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Analysts downplay sanctions impact of Bolton's White House exit


Bolton's views on Iran, Venezuela remain in Trump administration

Trump-Rouhani meeting remains unlikely

Maximum pressure campaign expected to stay in place

Washington — John Bolton's departure from the Trump White House likely will not cause a significant shift in US oil sanctions policy, a wave of purchases of currently illicit Iranian and Venezuelan barrels nor new waivers for US companies to work with PDVSA.

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After Bolton was unceremoniously dismissed from his position as Trump's national security advisor Tuesday, oil market analysts were quick to dismiss speculation that the ouster would have much significant impact.

A potential New York meeting later this month between President Trump and Iran President Hassan Rouhani has roughly the same odds of happening now, as it did when Bolton was employed by the Trump administration, they said. Bolton's departure is unlikely to cause the US to lessen its "maximum pressure" sanctions campaign on Iran nor Venezuela, they said. In addition, longstanding joint ventures with PDVSA, Venezuela's state oil company, remain at risk.

While Bolton is a hawk on Iran and Venezuela, so are several officials remaining within the Trump administration, particularly Secretary of State Mike Pompeo and Trump himself.

"Secretary Pompeo is now the clear leader of the Trump national security team, and you would be hard-pressed to find a bigger hawk on both Venezuela and Iran," said Joe McMonigle, an analyst with Hedgeye Risk Management. "In addition, we suspect Bolton's replacement will be similar to his views on both topics."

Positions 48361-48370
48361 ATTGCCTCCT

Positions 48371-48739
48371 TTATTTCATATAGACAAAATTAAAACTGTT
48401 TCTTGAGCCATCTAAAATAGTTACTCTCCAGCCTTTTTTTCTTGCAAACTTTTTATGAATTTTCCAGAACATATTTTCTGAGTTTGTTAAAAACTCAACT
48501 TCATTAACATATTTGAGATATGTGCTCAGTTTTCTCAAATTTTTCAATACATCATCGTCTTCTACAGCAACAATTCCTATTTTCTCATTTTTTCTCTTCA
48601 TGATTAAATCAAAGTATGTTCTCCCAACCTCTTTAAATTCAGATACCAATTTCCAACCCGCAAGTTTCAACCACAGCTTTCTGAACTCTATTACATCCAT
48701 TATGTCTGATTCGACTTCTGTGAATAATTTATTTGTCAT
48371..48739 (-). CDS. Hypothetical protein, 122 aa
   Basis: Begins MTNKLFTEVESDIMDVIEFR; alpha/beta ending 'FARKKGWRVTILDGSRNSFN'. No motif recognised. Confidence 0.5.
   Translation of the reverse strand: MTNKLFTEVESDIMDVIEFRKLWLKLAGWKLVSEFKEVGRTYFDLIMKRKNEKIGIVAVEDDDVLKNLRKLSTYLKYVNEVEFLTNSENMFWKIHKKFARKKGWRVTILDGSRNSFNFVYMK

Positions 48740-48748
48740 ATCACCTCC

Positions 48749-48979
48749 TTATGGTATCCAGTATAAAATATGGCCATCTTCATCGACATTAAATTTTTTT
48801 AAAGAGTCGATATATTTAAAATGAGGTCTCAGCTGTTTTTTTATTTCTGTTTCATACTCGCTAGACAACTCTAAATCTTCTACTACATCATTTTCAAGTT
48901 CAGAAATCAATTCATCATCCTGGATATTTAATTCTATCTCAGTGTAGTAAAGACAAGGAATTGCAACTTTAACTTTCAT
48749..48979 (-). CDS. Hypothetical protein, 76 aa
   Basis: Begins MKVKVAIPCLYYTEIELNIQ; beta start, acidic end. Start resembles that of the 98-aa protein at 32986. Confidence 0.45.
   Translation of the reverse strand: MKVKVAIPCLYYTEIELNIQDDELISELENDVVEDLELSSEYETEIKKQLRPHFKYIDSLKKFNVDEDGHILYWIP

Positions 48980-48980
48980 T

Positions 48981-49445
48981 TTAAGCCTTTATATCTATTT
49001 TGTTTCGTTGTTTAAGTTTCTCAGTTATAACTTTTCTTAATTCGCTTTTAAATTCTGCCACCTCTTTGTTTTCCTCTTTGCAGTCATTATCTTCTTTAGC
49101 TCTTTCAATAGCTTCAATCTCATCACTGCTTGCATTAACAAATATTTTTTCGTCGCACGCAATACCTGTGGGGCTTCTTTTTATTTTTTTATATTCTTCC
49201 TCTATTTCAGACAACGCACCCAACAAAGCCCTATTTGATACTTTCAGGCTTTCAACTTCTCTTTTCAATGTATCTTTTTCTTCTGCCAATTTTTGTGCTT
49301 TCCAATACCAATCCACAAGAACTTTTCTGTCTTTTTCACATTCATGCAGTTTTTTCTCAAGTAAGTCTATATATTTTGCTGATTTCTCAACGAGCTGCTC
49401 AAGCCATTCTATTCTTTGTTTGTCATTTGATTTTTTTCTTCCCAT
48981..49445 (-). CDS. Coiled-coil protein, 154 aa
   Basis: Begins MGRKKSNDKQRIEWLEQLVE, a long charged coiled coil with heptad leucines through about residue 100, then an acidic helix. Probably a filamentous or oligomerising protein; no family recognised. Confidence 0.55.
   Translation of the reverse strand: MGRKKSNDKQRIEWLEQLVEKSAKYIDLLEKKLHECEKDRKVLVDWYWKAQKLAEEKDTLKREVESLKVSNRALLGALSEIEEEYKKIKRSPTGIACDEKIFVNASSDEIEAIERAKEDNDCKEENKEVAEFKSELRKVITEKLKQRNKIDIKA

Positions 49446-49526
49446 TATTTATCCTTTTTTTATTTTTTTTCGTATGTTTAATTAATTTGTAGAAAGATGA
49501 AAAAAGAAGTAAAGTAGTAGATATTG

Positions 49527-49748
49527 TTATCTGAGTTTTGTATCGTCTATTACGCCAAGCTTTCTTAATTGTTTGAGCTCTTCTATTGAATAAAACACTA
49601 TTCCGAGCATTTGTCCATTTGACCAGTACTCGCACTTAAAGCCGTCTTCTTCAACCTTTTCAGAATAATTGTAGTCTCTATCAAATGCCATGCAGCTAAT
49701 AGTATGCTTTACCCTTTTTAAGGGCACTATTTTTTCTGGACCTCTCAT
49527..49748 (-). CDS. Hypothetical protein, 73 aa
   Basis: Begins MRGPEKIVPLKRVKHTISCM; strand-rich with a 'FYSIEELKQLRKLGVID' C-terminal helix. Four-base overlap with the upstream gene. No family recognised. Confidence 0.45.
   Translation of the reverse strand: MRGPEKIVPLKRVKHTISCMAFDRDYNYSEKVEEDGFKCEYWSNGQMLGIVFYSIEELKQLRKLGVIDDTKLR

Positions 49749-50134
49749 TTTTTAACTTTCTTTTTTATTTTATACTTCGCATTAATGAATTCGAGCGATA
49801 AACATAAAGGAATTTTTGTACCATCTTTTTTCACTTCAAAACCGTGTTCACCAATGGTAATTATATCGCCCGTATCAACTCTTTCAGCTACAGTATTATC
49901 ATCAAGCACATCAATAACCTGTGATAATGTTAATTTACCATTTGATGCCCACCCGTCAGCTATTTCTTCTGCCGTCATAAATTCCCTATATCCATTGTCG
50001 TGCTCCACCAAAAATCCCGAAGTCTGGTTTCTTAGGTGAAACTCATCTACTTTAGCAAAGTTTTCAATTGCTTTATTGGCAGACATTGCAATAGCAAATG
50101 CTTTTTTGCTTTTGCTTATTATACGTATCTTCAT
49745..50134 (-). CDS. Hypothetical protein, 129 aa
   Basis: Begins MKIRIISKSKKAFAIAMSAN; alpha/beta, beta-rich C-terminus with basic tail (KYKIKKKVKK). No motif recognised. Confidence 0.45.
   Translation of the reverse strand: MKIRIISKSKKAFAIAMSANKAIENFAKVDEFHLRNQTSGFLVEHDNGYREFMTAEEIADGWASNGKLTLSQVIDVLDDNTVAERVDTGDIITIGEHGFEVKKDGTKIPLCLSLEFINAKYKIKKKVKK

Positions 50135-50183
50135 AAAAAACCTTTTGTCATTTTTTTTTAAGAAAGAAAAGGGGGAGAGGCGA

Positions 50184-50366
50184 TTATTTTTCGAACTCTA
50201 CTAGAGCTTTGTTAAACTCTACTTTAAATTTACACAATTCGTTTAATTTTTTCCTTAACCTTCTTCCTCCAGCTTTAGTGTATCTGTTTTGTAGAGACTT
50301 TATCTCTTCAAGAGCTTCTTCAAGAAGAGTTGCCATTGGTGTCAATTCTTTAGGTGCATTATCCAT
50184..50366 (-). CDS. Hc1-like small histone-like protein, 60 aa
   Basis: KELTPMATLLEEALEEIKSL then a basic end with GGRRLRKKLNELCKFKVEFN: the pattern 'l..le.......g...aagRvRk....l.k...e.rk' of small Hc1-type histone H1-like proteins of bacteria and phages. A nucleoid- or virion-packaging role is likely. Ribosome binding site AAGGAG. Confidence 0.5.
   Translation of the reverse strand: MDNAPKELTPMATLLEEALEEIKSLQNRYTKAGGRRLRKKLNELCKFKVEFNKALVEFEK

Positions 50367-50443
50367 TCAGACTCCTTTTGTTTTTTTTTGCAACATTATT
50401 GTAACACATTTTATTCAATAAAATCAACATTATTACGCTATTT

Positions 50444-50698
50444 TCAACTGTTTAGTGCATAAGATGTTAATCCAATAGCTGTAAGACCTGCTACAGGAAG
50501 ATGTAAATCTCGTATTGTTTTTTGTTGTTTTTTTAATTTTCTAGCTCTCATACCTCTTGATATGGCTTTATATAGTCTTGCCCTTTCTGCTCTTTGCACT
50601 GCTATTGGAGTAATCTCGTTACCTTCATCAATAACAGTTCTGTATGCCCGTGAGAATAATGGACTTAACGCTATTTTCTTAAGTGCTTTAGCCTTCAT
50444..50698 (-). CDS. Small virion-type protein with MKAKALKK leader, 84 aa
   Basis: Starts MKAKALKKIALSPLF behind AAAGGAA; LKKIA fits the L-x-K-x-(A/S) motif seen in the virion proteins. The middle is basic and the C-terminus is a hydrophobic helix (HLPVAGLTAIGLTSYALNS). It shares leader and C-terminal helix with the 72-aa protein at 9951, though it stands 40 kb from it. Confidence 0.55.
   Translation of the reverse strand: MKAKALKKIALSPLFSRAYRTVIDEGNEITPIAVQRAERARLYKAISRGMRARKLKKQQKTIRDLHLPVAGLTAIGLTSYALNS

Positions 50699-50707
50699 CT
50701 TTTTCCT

Bolton has been viewed as a proponent of pursuing a military option in Iran, and that option likely remains on the table even with his departure, said Amy Myers Jaffe, director of the Council on Foreign Relations' energy security and climate program.

"His departure may end up being not so significant," she said.

Analysts said Bolton's exit may at least offer the perception that the US may be more open to negotiations, or as Sarah Ladislaw, director of the Center for Strategic & International Studies' energy and national security program, puts it a "posture change in willingness to negotiate."

"But, as we've seen in many instances, those negotiations don't necessarily yield meaningful outcomes," Ladislaw said.

Much of the speculation over Bolton's departure centered on the possibility of a meeting between Trump and Rouhani during the UN General Assembly meeting later this month.

McMonigle said the odds of that meeting remain "close to zero."

Henry Rome, an Iran analyst with the Eurasia Group, said that while Bolton's removal may be "constructive" for US-Iran diplomacy "formidable obstacles" to a Trump-Rouhani meeting remain.

"Trump wants a meeting without sanctions relief--that's true regardless of whether Bolton is in the picture. Iran wants sanctions relief without a meeting," Rome said. "It's hard enough for conservatives in Iran to stomach a meeting with a US president, harder still with someone like Trump. But a meeting with no tangible economic benefits? No way."

-- Brian Scheid,

-- Edited by Richard Rubin,